Hello and welcome back! This week’s topic, cemeteries, varies a bit in that Ruth Ann Musick didn’t really cover it in either of her books. This is going to be more anecdotal from me, and remember, this series is my sharing with you my heritage as a horror fan and how it ties into my home state of West Virginia.
You kinda don’t get to be me without having spent a lot of time in graveyards.
Believe it or not, I’ve never had a seance in a graveyard, nor have me and my friends used a Ouija board, hoping to make contact with those beyond the veil. Nope, my time spent in graveyards was much more family bonding-type time.
My paternal grandfather used to mow the small family graveyard on top of the hill behind his house. Now, this wasn’t as tiny as other family plots. It had at least 100 stones and markers and most of them were the newer, gleaming granite kind. But, when my brother and I were small, my grandfather would take us up to that graveyard where we would do things like hunt for the snake skins shed by the local reptiles, or ride ponies, or even have weenie and marshmallow roasts. You’ve never had a s’more until you’ve eaten it perched on a stranger’s headstone.
To my grandparents, this wasn’t disrespectful at all. They were friends with the family who owned the plot and they didn’t mind that we spent time up there. It was quiet, you couldn’t hear the coal trucks thundering down the road and it was open so having a bonfire up there wasn’t as dangerous as it was down the hill, where brush was plentiful. I know that in olden times and in different cultures today eating with those who’ve passed on is totally normal, but it was strange to some that we did this.
Cemeteries are everywhere in my hometown. This past weekend, my family and I drove in to visit and I was amused that in that small town, on the short stretch of road, there are no less than three major cemeteries/graveyards right by the main road. Now, I am using graveyard and cemetery interchangeably, it seems, but there is a difference. A graveyard has a church butting up next to it, whereas a cemetery does not. My hometown has both of these in abundance.
Where I live now, places where the dead rest are not nearly as plentiful. In West Virginia, we live among our dead just as much as people in other areas live among grocery stores.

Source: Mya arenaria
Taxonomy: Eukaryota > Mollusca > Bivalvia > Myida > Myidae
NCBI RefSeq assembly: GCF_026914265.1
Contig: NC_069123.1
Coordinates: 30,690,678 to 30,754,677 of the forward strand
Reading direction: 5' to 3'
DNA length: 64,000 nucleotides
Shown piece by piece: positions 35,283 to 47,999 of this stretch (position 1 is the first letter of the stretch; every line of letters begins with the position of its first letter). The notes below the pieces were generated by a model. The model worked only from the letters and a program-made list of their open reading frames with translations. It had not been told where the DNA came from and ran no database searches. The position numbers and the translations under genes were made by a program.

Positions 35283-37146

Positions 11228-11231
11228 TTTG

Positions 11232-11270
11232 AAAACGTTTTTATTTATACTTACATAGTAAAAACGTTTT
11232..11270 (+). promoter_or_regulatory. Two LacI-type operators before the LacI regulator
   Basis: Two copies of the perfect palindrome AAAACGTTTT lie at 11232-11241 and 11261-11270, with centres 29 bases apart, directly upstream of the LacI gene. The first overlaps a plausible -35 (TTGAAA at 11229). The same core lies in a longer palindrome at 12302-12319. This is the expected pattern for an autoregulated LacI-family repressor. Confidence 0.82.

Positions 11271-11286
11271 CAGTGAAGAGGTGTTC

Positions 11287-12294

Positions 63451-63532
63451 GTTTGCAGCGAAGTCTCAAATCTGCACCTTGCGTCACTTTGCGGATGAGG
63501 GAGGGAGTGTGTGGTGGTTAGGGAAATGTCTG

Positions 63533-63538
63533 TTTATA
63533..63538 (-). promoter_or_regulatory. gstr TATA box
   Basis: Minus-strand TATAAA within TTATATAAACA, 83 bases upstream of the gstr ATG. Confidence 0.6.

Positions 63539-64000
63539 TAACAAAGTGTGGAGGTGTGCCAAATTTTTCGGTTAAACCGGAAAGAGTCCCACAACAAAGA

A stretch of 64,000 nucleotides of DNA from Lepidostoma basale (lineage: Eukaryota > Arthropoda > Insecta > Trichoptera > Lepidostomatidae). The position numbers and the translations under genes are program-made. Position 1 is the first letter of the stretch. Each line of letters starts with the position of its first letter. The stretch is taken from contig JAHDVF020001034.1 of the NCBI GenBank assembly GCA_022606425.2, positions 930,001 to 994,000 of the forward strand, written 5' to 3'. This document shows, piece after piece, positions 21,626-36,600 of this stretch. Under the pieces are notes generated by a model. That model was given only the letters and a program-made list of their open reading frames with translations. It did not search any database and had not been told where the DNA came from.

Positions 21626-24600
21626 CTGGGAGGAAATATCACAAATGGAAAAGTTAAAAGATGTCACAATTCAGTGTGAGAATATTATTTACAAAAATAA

Family plots are not rare. People live in homes that have markers in their backyards. My best friend in high school lived on a large hill. Her neighbors, who hadn’t lived in their house long, had a family plot on their land. It wasn’t their family and they let the plot become overgrown and sink back into the thick woods, but you could find it easily and it was creepy as hell. I think it was the overgrown part that made it creepy, but I’ll swear to this day that my friend and I heard strange noises out that way more than once. If you insist it was in our minds, I’m okay with that, but…but…YOU WEREN’T THERE.
My grandma is buried in a very secluded town called Center Point. It’s less than a mile away from her childhood home. I used to visit that home with her often when I was a child. There was a general store at the bottom of the hill that still had hitching posts out front and if you wanted a cold soda, you had to get it out of a metal cooler that had a bottle opener on its side. We would go to the graveyard (church attached), where she would someday rest, a lot. It has an old section and a newer section. The old section has crumbling angels and weather beaten stones while the newer section is more familiar. It’s on top of a hill (as many things in WV are) and it is surrounded by thick forest. Old craggy trees surround the quiet place and when I go to visit my grandma while I’m in, I still hear her yelling at me to not walk on the mounds where the bodies lie beneath.
“Walk between, Somer. Don’t bother ’em.” She’d tell me. I still make sure to not step on them.
The last time I was there, it was a gray day, gloomy and wet and my husband was with me. As I was kneeling before the granite block that marks all that remains of my grandma’s physical form, my husband tapped me on the top of my head. We had visitors.
Again, these birds aren’t rare, well, anywhere. But it was weird to see so many gathered at this graveyard. I took a lot of pictures, and most of them are bad, but they were perched on the obelisk-looking markers, on the headstones, on the fence that separated the old and new sections, and all over the roof of the groundskeeper’s house. Not, unnatural, just…weird.
But that’s West Virginia. Wild, Wonderful, and Weird. And I have a million beautiful memories from there.
Next week will be a bit more organized. Ever read Finnegan’s Wake? If you’re familiar with it, maybe you know where next week’s post goes.
Thanks for stopping by and let me know if you have any graveyard/cemetery memories!